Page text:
Will iPhone Ban Veto Strain U.S., South Korea Relations?

Will Apple's iPhone Strain US, South Korea RelationsAs MMW reported Monday morning, President Obama has vetoed a partial ban on the import and sale of some Apple products, which was granted back in June in response to a ruling made by the ITC.

Not surprisingly, the South Korean government isn’t pleased by the Obama Administration’s action – the first time in nearly three decades that a U.S. president has handed down such a veto.

Officials in Seoul are expressing concern that the move may negatively impact Samsung Electronics Co.’s patent rights.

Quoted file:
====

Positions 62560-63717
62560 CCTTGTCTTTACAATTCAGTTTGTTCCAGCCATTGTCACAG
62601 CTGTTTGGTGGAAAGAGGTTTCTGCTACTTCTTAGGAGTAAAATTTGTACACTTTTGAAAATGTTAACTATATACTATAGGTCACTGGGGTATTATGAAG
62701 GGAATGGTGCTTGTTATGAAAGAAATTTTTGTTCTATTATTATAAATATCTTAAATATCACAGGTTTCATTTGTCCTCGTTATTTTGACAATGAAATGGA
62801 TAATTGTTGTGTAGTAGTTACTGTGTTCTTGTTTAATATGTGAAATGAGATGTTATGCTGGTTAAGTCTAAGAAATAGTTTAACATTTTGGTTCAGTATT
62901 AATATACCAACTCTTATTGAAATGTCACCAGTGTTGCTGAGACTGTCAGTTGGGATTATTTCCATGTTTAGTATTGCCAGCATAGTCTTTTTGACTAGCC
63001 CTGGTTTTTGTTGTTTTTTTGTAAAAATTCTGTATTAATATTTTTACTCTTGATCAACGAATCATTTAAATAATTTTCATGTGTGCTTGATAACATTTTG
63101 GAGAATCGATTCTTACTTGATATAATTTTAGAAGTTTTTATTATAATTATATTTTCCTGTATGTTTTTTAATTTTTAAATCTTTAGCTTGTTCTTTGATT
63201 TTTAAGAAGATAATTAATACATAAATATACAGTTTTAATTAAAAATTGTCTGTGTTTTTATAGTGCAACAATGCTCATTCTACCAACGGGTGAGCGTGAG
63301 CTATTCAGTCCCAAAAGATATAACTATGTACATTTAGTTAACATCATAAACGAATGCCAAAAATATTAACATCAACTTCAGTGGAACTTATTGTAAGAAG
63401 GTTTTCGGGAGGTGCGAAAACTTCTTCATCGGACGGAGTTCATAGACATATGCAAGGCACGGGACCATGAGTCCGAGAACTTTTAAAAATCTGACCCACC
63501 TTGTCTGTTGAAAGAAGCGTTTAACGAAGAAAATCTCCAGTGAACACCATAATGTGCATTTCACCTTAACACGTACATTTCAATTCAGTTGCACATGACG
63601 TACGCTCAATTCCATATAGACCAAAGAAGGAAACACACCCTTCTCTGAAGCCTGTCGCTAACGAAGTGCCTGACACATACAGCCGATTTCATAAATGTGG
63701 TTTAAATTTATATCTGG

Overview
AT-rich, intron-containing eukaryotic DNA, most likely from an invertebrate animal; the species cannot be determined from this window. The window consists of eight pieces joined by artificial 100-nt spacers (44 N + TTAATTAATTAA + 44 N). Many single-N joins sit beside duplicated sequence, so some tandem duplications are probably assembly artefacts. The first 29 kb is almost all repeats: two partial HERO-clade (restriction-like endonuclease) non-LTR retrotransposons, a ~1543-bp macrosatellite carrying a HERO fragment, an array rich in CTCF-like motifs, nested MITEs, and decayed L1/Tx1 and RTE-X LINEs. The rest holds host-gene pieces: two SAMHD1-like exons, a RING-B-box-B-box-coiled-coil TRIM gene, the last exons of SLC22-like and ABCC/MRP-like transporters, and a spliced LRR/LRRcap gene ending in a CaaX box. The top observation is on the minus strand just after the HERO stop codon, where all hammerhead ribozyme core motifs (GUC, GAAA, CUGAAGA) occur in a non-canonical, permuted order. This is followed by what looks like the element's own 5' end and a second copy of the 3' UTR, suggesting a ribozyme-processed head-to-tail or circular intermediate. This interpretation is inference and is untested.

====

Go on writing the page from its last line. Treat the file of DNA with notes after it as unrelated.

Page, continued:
The Wall Street Journal reported today that more than $1 billion was “wiped off Samsung’s market value on Monday after the surprise veto.” South Korea-based Samsung did not comment today on expectations from the International Trade Commission later this week.

The South Korean government’s statement suggests that the legal dispute between the two technology giants could escalate into a political issue depending on the outcome of the ITC’s decision.

“If the presidential veto appears to be used to give advantage to Apple over Samsung, this would be a dangerous precedent that could upset the current good trade relations between the U.S. and South Korea,” Mark Newman, an analyst with Sanford C. Bernstein, tells the WSJ.

Although some are wondering if the veto will impact U.S. and South Korean relations, others believe it already has.